Serving as musical director, keyboardist and conductor, Adam Souza ("Next to Normal," "Rags," "Wicked," "Kinky Boots") surrounds himself with yet another exceptional orchestral team comprised of  Diane Orson (violin), Sal Ranniello (percussion), Karin Fagerburg (viola), Julie Ribchinsky (cello), Roy Wiseman (bass), Nick DiFabbio (guitar) and John Widgren (pedal steel guitar). Taking his cue from both Sheik and Benjamin, he brings pluck, grit, humor and sentimentality to the proceedings. Every one of the musical numbers is driven, tuneful and energetic and performed with just the right amount of actor/character showmanship by each and every member of the "Winn Dixie" cast. No one steps out of line. No one hits a false note. Under Souza's tutelage, harmonies are crisp and pitch perfect, solos and duets gallop along with the right musical pacing and ensemble numbers work their magic with enough musical detail to pique interest, if only fleetingly. Problem is, you want more. Lots more. But Souza is no miracle worker. He does what he can and he does it ever so well as "Winn Dixie" plunges forward to reach its overly cute, happy ending with canine star front and center to get the ovation-worthy applause he deserves from every hard-clapping member in the audience.


The two-act musical stars Josie Todd as Opal, J. Robert Spencer as Preacher, Isabel Keating as Frannie, Roz Ryan as Gloria, David Poe as Otis, Chloe Cheers as Amanda, Kacie Sheik as Jeanne, John Edwards as Carl, Brian Michael Hoffman as Jiggs, Nicole Powell as Millie, Jamie Mann as Dunlap, Sophia Mazza as Sweetie Pie, Crystal Kellogg as Callie and Jay Hendrix as Stevie. Everyone has his or her own say in the "Winn Dixie" story through song, conversation and dance. Under Rando's practical direction, no one misses a cue, no one hits a false note, no one upstages anyone and no one drifts in and out of character. To their credit, everyone is attuned to the mechanics of the story, its evolution, its twists and turns, its surprises and its very happy ending.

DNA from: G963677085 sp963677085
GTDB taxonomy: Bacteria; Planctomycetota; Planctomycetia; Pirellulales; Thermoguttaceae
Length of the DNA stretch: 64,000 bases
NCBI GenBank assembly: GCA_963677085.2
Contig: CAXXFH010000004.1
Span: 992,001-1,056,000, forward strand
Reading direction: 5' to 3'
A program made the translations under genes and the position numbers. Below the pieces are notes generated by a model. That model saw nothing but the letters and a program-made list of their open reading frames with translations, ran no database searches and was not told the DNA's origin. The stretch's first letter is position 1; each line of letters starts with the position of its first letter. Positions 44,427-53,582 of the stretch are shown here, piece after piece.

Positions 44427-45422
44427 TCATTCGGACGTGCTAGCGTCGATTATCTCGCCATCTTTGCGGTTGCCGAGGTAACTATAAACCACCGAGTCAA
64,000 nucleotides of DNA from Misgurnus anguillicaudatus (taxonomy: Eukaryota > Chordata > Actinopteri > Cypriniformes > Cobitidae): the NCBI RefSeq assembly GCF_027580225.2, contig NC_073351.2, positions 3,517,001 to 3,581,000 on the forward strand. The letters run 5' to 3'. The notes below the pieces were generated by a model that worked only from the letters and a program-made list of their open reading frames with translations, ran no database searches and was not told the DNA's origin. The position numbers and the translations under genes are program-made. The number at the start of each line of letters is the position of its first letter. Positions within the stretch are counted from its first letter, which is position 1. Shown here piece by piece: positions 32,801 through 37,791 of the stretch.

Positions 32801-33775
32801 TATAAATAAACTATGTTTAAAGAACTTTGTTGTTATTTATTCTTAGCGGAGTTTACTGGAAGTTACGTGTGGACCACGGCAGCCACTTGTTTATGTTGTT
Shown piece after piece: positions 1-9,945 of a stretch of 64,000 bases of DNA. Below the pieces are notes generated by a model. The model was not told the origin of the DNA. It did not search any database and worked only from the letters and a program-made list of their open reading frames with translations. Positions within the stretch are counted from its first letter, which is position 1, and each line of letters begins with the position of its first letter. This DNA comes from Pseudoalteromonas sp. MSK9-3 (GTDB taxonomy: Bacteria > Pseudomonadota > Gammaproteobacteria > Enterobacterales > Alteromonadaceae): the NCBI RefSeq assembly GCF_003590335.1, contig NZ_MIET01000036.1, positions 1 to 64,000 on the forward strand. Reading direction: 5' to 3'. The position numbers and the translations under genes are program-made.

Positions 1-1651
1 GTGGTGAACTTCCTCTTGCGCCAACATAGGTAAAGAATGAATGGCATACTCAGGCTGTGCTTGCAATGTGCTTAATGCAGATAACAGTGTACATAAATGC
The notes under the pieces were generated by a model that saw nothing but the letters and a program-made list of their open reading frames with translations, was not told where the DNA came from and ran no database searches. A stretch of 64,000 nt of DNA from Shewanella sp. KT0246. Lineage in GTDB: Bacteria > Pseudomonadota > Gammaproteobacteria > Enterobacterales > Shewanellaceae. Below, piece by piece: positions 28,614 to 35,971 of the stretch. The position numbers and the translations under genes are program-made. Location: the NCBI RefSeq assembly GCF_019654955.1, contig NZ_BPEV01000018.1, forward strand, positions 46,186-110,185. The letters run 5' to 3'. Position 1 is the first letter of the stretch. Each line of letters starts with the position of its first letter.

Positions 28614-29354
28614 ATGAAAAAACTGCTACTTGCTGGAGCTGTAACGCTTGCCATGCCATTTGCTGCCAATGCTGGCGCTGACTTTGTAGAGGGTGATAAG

But in the long run, it's Bowdie you remember most.
He is the reason to see this musical.
He is the reason it shines.
He is reason you smile.
And finally, he is heart and soul of this sweet but odd little musical about a stray dog who becomes a young girl's very best friend.


Photos of  "Because of Winn Dixie" courtesy of Diane Sobolewski

"Because of Winn Dixie" is being staged at the Goodspeed (6 Main St., East Haddam, CT), now through September 5.
For tickets or more information, call (860) 873-8668.
website: goodspeed.org.

2 comments:

  1. Very good assessment but I disagree with "pitch perfect." Winced several times.

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    1. thanks for your feedback. much appreciated.